Another three days or so later I searched Google for “FIU President’s Council” and I found many of the other pages where much higher in the Google search results. They were also starting to show up number one in Yahoo and Bing because the SEO method holds true across all search engines.

Another nice result is that even if you search for just “FIU president” the FIU President’s Council site shows up as the number 2 result in Google, which I will chalk up to both the onsite and inbound good SEO practices. I was genuinely surprised at how fast this got results, so I suggest you experiment and see what kind of results you get. Take note, I would call these practices more of an art than a science.

If you want to track inbound links to your site, two easy free tools are Google Webmaster Tools and Google Analytics.

NOTE: In case it was lost on you while reading this post, I applied the technique I was talking about throughout this post. I made links to FIU President’s Council using the exact words that I want it to show up in Google for. Be sure to click these links and help drive up my Google ranking.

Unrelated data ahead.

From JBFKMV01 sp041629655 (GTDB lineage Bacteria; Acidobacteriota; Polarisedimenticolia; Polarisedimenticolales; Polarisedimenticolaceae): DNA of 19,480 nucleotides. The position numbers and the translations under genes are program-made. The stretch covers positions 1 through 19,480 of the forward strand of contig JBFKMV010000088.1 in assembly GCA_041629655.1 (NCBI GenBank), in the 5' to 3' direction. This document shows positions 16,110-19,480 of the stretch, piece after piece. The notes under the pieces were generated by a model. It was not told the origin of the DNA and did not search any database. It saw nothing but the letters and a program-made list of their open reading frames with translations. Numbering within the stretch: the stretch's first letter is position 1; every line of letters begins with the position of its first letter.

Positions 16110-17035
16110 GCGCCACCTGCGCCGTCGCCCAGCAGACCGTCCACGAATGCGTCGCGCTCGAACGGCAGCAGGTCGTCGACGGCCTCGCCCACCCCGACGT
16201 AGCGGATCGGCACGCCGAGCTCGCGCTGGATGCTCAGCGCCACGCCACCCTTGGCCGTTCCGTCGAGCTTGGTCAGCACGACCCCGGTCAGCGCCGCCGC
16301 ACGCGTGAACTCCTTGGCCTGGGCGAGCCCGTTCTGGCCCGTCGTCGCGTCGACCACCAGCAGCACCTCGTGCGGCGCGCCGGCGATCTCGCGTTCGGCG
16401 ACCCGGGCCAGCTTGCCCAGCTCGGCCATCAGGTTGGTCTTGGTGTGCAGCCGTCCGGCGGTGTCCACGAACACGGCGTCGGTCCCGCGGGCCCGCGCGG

Feel free to share any feedback or results you have gotten from your own experiments.

UPDATE: There was a follow up post since my making this live from Brian Kelly at UK Web Focus (a blog about higher ed web issues in the UK). The posts was titled  How Researchers Can Use Inbound Linking Strategies to Enhance Access to Their Papers – it shows some inbound linking results they have used to get more access to academic papers.

UPDATE 7/23/12:  KISSmetrics posted a great article today about “the basics of how website content is crawled and indexed, plus some great ways to get the Googlebot to your website or blog to index your content sooner rather than later.”